Farm Business Planning
There is no standard formula as to what a farmer ought to be, nor what a farming business must look like. Rather, successful farmers will have a clear sense of what they want to accomplish and why they are the appropriate people to accomplish it. Having a business plan contributes to this clarity the way having a map and a trip plan helps a traveller reach their destination. But only 1 in 5 farm business have a business plan . . . which means a lot of people are getting lost in their journey. This workshop will provide new and experienced farmers alike with the basics of writing a solid, realistic business plan. This includes setting measurable and attainable goals through to calculating the value of a crop per row-foot of land. By learning how to clearly articulate what it is their business will do and how they will do it, workshop participants will be better able to assess the viability of their plans and focus on profitable farming. This, in turn, will ultimately support them in achieving their personal and business goals.
Chris Bodnar co-owns and operates Close to Home Organics with his wife, Paige, at Glen Valley Organic Farm in Abbotsford. Now in their tenth season of farming, Chris and his family have learned some of the challenges and opportunities of farming on a small scale in the organic sector. They operate a 135-member Community Shared Agriculture program and sell at two weekly farmers markets during the farming season. Prior to farming Chris earned a PhD in Communication from Carleton University. His academic interests continue through teaching and writing. Chris teaches the business planning components of Kwantlen Polytechnic University’s Sustainable Agriculture program. Chris sits on the board of the Mount Lehman Credit Union. He does business planning consulting with small-scale farmers and is a mentor with the Young Agrarians’ BC Business Mentorship Network.
Are you getting the most out of your ‘solar panel’? Do your pastures look lush and thick, or more like a patchy golf green? Perhaps you’ve read about the benefits of rotational grazing, and you’ve considered moving livestock around your farm. Are you concerned you don’t have enough land? Or too much land? Or not enough time? Management-Intensive Grazing (MiG) is a flexible, goal-driven approach to rotational grazing management. Practitioners consider their lifestyle, financial and environmental goals and then develop a production system to meet their needs. The principles of MiG apply from cattle down to poultry and scale from homestead gardens up to extensive rangelands. We will discuss and demonstrate the tools and techniques available to effectively manage your forage supply, extend your grazing season and improve the health of your land and livestock. These insights will help you adjust your operation to reduce input costs & fossil fuel usage, control invasive plant species & increase biodiversity, conserve soil moisture and sequester carbon. It’s time to put your livestock to work!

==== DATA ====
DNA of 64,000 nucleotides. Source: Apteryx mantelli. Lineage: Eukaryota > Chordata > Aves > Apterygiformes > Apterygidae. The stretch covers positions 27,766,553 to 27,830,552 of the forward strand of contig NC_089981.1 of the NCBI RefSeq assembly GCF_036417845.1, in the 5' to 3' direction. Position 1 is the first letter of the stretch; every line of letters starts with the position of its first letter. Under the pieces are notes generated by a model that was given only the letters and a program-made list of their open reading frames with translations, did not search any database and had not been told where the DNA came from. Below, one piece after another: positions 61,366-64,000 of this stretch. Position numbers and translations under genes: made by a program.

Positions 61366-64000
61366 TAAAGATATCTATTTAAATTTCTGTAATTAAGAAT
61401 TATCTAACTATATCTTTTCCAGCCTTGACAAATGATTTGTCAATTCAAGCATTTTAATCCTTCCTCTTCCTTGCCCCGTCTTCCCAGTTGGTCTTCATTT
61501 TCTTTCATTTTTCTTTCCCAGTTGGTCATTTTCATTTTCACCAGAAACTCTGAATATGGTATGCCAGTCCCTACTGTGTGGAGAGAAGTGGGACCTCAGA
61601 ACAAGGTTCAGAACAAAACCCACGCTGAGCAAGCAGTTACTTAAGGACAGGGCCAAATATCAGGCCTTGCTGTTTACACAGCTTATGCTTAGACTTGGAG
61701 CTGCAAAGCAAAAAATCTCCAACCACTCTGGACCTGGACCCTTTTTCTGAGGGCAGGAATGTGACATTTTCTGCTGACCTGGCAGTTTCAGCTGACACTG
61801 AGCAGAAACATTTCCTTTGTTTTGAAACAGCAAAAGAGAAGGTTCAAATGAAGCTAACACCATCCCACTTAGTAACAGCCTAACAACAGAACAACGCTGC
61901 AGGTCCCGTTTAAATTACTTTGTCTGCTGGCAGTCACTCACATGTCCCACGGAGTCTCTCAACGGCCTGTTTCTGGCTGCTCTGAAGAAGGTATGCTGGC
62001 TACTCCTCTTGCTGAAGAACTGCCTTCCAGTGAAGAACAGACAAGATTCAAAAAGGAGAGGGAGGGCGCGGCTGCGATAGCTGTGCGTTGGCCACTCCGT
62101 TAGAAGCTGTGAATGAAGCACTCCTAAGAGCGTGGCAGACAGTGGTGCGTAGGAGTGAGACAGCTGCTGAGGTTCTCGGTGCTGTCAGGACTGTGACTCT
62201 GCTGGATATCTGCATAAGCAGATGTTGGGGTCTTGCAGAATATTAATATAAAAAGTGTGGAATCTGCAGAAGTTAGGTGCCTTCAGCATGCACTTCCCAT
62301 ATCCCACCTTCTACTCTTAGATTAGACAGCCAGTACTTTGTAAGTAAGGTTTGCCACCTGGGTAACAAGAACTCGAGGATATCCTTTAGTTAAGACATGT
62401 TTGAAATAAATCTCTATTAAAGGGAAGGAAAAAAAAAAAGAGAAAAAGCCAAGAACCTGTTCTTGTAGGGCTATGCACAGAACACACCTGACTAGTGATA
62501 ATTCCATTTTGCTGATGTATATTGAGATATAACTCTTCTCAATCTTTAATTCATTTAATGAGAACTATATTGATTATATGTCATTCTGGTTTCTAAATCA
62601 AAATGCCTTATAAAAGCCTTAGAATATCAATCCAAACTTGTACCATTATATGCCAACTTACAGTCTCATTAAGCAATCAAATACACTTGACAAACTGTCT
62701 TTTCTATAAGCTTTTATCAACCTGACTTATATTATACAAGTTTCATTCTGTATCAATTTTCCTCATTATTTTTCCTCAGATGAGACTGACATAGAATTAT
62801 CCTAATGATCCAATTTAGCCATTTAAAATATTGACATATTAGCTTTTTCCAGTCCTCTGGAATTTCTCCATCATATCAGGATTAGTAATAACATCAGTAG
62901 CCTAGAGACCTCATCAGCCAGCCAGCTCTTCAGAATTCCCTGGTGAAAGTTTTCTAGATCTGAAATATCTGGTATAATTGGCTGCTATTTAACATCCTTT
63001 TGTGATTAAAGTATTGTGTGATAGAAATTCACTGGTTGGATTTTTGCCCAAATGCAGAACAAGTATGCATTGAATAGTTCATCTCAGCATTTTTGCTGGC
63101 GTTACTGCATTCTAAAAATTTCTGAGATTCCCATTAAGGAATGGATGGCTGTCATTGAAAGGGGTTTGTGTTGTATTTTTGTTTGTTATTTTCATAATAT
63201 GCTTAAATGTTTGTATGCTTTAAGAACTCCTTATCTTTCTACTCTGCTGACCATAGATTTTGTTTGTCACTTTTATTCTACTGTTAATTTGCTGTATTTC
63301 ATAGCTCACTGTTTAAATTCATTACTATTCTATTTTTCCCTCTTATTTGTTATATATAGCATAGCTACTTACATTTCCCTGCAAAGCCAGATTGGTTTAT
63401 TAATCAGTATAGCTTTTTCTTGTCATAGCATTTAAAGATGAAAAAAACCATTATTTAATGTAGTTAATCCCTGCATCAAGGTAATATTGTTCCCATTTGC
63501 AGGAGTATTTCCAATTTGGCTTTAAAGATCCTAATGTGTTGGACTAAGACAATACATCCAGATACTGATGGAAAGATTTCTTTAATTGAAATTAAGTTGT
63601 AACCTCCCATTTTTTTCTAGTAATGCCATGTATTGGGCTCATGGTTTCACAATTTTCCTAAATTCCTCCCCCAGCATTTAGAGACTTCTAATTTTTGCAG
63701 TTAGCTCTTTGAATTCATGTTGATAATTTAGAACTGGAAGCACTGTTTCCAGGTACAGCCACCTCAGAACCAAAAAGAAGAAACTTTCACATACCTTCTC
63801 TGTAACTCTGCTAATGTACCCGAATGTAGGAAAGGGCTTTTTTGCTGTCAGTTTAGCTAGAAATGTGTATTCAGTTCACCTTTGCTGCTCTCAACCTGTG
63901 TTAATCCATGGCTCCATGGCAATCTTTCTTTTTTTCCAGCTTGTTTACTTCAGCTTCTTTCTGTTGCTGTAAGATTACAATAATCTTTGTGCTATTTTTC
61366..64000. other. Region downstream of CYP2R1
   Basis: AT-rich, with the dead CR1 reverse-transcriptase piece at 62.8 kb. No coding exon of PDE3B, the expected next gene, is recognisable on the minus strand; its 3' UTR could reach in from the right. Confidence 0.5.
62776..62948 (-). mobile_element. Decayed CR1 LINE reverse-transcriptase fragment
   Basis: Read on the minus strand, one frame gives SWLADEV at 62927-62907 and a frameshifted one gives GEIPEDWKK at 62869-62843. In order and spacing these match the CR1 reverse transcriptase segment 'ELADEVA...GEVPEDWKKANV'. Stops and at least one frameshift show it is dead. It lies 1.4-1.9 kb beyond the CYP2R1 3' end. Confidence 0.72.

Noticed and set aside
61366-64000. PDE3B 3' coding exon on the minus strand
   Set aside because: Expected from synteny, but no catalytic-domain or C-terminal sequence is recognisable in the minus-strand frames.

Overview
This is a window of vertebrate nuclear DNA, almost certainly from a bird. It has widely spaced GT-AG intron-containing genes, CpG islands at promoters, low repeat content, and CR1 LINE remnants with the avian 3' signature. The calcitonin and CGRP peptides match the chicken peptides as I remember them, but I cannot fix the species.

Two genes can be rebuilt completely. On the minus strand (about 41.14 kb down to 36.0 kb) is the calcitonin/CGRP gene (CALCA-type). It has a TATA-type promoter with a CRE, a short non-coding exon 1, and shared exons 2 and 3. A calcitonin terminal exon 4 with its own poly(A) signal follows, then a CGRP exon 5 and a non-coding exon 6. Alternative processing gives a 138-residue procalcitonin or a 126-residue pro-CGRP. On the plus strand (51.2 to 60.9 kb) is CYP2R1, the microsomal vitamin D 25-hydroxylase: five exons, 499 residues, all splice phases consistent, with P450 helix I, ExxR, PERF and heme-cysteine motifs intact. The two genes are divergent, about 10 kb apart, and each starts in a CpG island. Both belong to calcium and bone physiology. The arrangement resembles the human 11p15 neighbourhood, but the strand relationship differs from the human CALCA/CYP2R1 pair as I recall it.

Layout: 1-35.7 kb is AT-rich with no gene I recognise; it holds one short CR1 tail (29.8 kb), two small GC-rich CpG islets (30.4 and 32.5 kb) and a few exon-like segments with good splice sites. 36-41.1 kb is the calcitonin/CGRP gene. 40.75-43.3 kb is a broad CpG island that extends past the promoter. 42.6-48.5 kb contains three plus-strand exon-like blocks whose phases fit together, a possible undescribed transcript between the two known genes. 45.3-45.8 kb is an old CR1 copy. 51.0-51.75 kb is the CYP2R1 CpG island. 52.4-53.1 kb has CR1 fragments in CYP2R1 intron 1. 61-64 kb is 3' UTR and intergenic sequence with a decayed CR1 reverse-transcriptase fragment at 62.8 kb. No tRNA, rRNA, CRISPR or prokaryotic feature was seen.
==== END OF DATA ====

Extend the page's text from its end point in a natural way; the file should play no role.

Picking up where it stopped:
Tristan Banwell manages Spray Creek Ranch, a transitional to organic and diversified 260-acre farm in the UpperSt’at’imc Territory near Lillooet, BC. Together with his wife Aubyn, he raises cattle, pigs, meat chickens and laying hens along the Mighty Fraser River in the rain shadow of the Coast Mountains. With a rural upbringing, an education in conservation, and years of off-grid homesteading under his belt, Tristan is working to transform a struggling commodity cow-calf operation into a thriving business providing local markets with diverse meats of known provenance and unparalleled quality. He has been implementing the concepts of management-intensive grazing since moving to the farm in 2014. Visit facebook.com/spraycreek to learn more or get in touch.
Marketing Your Produce to Restaurants and CSA Customers
- How to approach restaurants, and how to keep them as a repeat customer.
- How to set-up a CSA, approach customers, and keep them as a repeat customer.
- Planning your season for restaurants, and CSAs.
John Hofer, along with his partner Brenda Paterson, own and operate Wise Earth Farm. They have been farming for 5 years in Kelowna along KLO Road. Over the last 5 years, they have gradually increased production to 2 acres of land using high density crop planting. Their primary customers are restaurants, along with a fully customizable online CSA, as well as selling at the Kelowna Farmers Market on Saturdays.
Finding a Place & Farming it: Overview of Starting a Vegetable Farm on Rented Land
Creating a vegetable farm out of a grass pasture is not an easy thing to do, nor is it a simple path to putting your feet up over the winter while snacking on pickles and roasted squash. Ian Hart, and partner Ashton Sweetnam, have done this twice and Ian will discuss his experiences establishing a one-acre market garden on rented land in two different rural areas.